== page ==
Bragging rights on the line as Loyola’s intramural program hits new heights
Most Illinois high school coaches are either wrapping up the fall season or using their 20 practice days outside before the weather gets cold.
Loyola baseball coach Chris Ackels has a bit more on his plate; besides holding team practices at Loyola’s athletic campus, Ackels is also in charge of the school’s intramural program.
That may not seem significant, but Ackels notes it’s a lot more work than people realize.
“It’s organized chaos, but that’s not a bad thing,” Ackels said.
Ackels said more than 500 students have played in an intramural tournament this year, and the program continues to see a massive increase in student participation.
In September, a Spikeball tournament featured 276 kids vying for glory.
In early November, more than 350 kids will play in a football tournament, the program’s largest tourney ever. There have been video game and basketball tournaments in the past, and there are plenty of other competitions in the works for this winter.
Ackels, who started the program back up a couple of years ago, notes that Loyola’s fundamental mission is to educate the whole person. Intramural activities are a crucial part of that.
“We’re more than just academics; it’s more than just a place where you show up and learn some stuff then you go home,” Ackels said. “We want to be a place that provides kids with phenomenal athletic experiences, that provides kids with really great social experiences, that gives kids a chance to get involved and build a community.”
Intramurals have always been popular at Loyola, but the participation numbers have skyrocketed this year as a side effect of the ongoing coronavirus pandemic.
The school is currently at 50 percent capacity, meaning students have in-person classes one day, then e-learning the next. On top of that, IHSA fall sports were either postponed to the spring or did not allow spectators.
Ackels believe students are looking for a way to show school spirit and spend time with their friends in a safe environment.
Masks are worn at all times and social distancing is implemented at intramural events, making those schoolwide tournaments an ideal option for the students.
“For our kids, the number one thing that they’re lacking and losing in this pandemic is social interaction,” Ackels said. “The number one thing that they miss when they go off to e-learning is they miss seeing their friends and hanging around people.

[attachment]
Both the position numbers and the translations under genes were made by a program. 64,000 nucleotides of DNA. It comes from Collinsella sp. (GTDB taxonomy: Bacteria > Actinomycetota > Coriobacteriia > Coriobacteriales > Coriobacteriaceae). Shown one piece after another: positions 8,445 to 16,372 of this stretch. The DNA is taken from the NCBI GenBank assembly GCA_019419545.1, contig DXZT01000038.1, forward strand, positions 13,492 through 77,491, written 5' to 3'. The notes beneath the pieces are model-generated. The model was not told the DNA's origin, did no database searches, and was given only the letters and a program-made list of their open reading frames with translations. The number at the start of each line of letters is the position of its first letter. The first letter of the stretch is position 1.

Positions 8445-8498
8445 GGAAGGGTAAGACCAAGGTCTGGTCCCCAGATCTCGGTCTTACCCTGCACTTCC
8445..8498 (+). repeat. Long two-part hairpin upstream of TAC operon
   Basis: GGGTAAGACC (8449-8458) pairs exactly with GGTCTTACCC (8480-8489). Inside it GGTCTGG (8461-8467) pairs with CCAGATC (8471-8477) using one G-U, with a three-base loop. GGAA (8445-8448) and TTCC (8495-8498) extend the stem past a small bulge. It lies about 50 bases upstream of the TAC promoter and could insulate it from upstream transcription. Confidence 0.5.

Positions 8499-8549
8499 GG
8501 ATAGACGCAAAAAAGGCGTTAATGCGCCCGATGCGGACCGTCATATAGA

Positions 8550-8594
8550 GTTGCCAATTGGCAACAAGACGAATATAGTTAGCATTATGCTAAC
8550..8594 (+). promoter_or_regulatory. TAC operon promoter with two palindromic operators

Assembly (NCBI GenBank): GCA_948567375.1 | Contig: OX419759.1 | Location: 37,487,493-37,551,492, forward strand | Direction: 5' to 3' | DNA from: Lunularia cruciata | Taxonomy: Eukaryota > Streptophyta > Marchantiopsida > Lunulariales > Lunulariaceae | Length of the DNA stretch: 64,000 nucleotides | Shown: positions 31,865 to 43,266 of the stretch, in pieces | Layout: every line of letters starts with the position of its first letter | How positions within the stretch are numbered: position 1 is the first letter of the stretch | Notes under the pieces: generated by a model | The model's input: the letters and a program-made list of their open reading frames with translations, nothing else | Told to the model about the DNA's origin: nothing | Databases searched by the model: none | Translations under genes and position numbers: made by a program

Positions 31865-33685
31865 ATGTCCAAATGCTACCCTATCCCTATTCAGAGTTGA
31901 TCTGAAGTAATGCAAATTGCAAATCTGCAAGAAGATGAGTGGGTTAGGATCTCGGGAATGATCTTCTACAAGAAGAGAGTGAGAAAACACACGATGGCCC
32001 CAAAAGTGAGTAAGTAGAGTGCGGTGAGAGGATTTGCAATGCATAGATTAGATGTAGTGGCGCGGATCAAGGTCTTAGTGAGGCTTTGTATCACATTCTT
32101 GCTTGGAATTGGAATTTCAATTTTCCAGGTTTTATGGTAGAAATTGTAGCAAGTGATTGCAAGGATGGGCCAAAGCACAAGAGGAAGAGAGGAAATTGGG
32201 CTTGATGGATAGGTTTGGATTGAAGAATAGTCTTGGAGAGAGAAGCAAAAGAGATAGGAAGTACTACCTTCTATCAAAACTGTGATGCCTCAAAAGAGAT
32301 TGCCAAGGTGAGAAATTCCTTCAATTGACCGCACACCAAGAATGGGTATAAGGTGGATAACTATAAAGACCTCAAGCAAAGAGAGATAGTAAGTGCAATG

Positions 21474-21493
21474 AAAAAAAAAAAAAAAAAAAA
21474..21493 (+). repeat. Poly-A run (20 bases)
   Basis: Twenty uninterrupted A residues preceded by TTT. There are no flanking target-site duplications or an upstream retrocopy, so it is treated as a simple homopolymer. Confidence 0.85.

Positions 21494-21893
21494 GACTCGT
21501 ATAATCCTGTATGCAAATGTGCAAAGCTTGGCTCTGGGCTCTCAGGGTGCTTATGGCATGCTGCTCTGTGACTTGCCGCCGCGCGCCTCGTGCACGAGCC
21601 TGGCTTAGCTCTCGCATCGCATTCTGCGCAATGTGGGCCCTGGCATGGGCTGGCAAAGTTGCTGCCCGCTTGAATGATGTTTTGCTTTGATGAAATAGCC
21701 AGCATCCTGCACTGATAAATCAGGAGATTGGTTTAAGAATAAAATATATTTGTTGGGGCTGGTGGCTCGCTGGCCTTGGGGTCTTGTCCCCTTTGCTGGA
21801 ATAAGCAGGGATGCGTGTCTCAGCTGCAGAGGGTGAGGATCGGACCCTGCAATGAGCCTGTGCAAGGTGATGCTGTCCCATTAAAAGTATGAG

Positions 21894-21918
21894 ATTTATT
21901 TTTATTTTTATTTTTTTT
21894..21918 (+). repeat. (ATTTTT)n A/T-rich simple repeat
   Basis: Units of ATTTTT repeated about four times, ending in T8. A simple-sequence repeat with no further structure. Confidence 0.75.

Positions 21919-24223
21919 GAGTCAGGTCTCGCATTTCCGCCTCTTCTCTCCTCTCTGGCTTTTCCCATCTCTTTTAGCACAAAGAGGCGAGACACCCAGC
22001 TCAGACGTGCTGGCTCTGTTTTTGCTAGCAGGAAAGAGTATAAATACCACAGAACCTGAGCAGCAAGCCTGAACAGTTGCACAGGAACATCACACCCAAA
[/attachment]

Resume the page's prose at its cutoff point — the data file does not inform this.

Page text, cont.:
“These numbers are indicative that the kids are itching for community, a chance to have fun, a chance to run around. They really need that, and we’re happy to provide that for them.”
Sloan Trapp is a senior lacrosse player at Loyola and a member of the intramural program’s Leadership Board. She said the increased participation in intramurals has made for an amazing experience.
“It’s really great when more kids participate,” Trapp said. “I think it increases school spirit. It kind of gives kind an outlet and something fun, some school spirit that they’re not really getting so far.”
Six seniors are organizing members of the intramurals program: Trapp, Hayes Flanagan, JT Thomas, Brendan Wrenn, Jason Kusibab and Colin Kane. All six play varsity sports for the Ramblers, and Ackels said they’ve been crucial in helping things run smoothly this year.
Wrenn, who plays varsity basketball, helps run the program’s social media pages. He’s looking forward to the football tournament, where he’ll get to battle against classmates with whom he normally wouldn’t compete.
“It’s a lot of fun being able to play against different people,” Wrenn said. “Everybody loves it, and it’s competitive too, which is great. We’re going at each other because we want the bragging rights.”
The winners of each tournament even get championship T-shirts that they to parade around Loyola hallways. Ackels has had to give out a lot of T-shirts so far, and he hopes to give out plenty more this winter.
There’s a lot that goes into making intramurals hum, especially with increased participation. But Ackels said it’s been a blast so far.
Nick Frazier is a freelance writer primarily covering high school sports. He most recently was the sports editor of The Highland Park Landmark and The Lake Forest Leader. You can follow Nick on Twitter at @nikfraz14